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A Competency Model for Clinical Physicians in China: A Cross-Sectional Survey

  • Zhuang Liu,

    Affiliation School of Public Health, China Medical University, Shenyang, Liaoning, China

  • Lei Tian,

    Affiliation Research Center for Medical Education, China Medical University, Shenyang, Liaoning, China

  • Qing Chang,

    Affiliation Department of Clinical Epidemiology, Shengjing Hospital, China Medical University, Shenyang, Liaoning, China

  • Baozhi Sun,

    Affiliation Research Center for Medical Education, China Medical University, Shenyang, Liaoning, China

  • Yuhong Zhao

    yuhongzhaocmu@126.com

    Affiliation Department of Clinical Epidemiology, Shengjing Hospital, China Medical University, Shenyang, Liaoning, China

A Competency Model for Clinical Physicians in China: A Cross-Sectional Survey

  • Zhuang Liu, 
  • Lei Tian, 
  • Qing Chang, 
  • Baozhi Sun, 
  • Yuhong Zhao
PLOS
x

Abstract

Background

Around the world, regulatory bodies have taken the lead in determining the competencies required to become a physician. As a first step in addressing this project, it was decided to develop a set of core competencies that were unique to China and that might serve as a basis for medical education. The purpose of this paper was to construct a competency model for clinical physicians in China.

Methods

Data was collected using a cross-sectional survey of 6247 clinicians from seven administrative regions (31 provinces, autonomous regions and municipalities directly under the central government) in China. The total sample was randomly divided into two sub-samples, an initial sample (Sample 1) and a replication sample (Sample 2). Independent exploratory factor analysis was conducted in each sample and the results were compared to determine the stability. After that the confirmatory factor analysis was used to ascertain the competency model for physicians. The reliability, convergent and discriminant validity of competency-based instrument were also examined.

Results

76 items with 8 dimensions were identified, accounting for 68.41% of the construct’s total variance in the initial sample and 67.47% in the replication sample. For the two samples, the overall scale reliability (Cronbach’s alpha) was both 0.985 with dimensions from 0.905 to 0.954 for the initial sample and from 0.902 to 0.955 for the replication sample after deleting the items. In confirmatory factor analysis, the result showed that all items had acceptable goodness of fit index. RMSEA and SRMR were less than 0.08 (RMSEA = 0.046, SRMR = 0.040), while GFI, NFI, IFI, and CFI were higher than 0.9 (GFI = 0.905, NFI = 0.903, IFI = 0.909, CFI = 0.909), leading to acceptable construct validity. All construct reliability values of the factors were higher than 0.70, and all average variance extracted values exceeded 0.50. Thus, we considered the reliability and validity of the 8 dimensions were acceptable.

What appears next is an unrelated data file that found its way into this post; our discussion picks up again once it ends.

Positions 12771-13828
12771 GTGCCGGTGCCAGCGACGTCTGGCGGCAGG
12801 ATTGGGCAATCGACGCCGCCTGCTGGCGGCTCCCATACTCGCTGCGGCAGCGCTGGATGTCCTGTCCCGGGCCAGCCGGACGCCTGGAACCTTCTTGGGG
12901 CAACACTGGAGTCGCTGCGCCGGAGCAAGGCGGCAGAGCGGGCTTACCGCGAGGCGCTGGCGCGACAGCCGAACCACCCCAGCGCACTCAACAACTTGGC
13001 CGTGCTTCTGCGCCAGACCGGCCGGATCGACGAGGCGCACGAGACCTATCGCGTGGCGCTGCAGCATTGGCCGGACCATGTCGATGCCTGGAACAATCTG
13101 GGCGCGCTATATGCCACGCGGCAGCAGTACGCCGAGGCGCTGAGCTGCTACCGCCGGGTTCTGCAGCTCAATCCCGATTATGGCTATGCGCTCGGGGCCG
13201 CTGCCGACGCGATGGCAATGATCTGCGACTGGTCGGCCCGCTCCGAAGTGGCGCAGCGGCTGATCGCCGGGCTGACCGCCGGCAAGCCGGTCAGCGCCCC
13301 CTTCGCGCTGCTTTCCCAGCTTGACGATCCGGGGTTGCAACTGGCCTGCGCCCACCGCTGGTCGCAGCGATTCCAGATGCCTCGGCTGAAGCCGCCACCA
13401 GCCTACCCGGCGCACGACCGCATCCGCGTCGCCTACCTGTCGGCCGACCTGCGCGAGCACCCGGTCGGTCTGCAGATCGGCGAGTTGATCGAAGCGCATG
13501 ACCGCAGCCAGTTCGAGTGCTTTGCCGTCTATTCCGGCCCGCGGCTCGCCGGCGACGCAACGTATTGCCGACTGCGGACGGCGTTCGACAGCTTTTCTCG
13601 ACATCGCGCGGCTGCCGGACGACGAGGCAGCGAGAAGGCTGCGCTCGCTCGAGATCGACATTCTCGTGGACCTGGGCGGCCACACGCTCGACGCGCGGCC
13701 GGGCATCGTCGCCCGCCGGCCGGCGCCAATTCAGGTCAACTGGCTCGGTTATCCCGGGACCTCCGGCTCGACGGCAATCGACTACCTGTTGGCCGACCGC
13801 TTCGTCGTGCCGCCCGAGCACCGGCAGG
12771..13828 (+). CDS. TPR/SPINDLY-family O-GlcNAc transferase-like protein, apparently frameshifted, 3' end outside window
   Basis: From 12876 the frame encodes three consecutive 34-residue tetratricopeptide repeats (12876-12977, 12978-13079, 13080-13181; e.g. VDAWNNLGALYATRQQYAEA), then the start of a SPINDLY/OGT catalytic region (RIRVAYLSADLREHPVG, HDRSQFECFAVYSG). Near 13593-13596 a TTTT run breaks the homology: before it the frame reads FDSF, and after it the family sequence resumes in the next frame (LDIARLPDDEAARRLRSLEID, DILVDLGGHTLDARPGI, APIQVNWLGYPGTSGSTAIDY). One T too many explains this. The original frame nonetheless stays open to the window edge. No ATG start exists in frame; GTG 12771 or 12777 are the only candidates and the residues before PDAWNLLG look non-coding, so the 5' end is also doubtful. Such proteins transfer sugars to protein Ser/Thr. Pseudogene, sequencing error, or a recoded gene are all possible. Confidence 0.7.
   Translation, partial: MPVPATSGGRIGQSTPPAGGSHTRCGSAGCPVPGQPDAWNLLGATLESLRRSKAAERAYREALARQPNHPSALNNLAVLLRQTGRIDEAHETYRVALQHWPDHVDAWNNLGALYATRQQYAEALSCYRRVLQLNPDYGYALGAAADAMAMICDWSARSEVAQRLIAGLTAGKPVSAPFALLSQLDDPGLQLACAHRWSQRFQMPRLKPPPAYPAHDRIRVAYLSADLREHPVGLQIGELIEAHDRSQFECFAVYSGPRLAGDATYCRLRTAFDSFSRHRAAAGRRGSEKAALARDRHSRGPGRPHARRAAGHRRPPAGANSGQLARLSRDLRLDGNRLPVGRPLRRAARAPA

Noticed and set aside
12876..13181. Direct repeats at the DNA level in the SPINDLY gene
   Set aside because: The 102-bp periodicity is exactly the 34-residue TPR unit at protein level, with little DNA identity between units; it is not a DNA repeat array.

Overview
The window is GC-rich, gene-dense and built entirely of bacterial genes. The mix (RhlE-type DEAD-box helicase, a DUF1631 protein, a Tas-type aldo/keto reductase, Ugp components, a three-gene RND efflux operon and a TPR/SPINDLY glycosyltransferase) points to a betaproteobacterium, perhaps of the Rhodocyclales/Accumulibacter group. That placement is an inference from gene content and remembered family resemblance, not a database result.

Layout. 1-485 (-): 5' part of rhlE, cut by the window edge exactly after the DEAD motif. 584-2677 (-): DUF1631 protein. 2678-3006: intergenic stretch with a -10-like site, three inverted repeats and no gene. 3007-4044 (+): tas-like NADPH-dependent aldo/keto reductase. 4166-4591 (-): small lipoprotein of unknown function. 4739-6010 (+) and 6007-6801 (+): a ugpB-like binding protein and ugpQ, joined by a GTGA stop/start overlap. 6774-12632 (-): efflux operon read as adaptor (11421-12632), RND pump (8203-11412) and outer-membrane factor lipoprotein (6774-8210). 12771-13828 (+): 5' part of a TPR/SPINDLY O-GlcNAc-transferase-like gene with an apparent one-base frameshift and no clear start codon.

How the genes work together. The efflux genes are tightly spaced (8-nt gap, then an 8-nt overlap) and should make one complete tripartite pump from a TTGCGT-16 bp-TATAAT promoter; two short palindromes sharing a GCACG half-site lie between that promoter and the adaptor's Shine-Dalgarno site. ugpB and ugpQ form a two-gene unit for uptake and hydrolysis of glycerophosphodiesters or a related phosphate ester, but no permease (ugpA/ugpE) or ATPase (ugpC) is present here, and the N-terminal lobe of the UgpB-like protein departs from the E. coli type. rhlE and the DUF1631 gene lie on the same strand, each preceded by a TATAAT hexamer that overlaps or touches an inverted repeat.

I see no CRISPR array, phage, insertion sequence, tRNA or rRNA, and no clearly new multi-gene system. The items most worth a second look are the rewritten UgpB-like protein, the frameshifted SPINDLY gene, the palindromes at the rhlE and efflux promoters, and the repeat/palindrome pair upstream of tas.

Conclusions

The instrument was shown to be both valid and reliable for measuring clinical physicians’ competency in China. The results of the competency-based instrument can be used by ministry of health and administrators of hospitals to assess physicians’ competencies, encourage and guide them to modify their behaviors according to the evaluation criteria, and also cultivate physicians with strong clinical practice, innovation and independent scientific research ability. Through these measurements and understandings, the overall level of clinical physicians will be increased in China.

Introduction

Over the past 25 years, there has been a significant change in thinking about the way physicians and other professionals are trained. Historically, the emphasis has been on the educational process and the resources available to the students, including the facilities, faculty, content, and length of training. Recently, this focus has begun to shift to outcomes, the competencies a trainee must have on program completion [1, 2]. These competencies or outcomes are then used to decide who should be admitted to the program, the content of the curriculum, the nature of the training sites, and the qualifications of the faculty [3, 4]. Assessments are then targeted to the competencies to determine when individual student achievement is sufficient [5].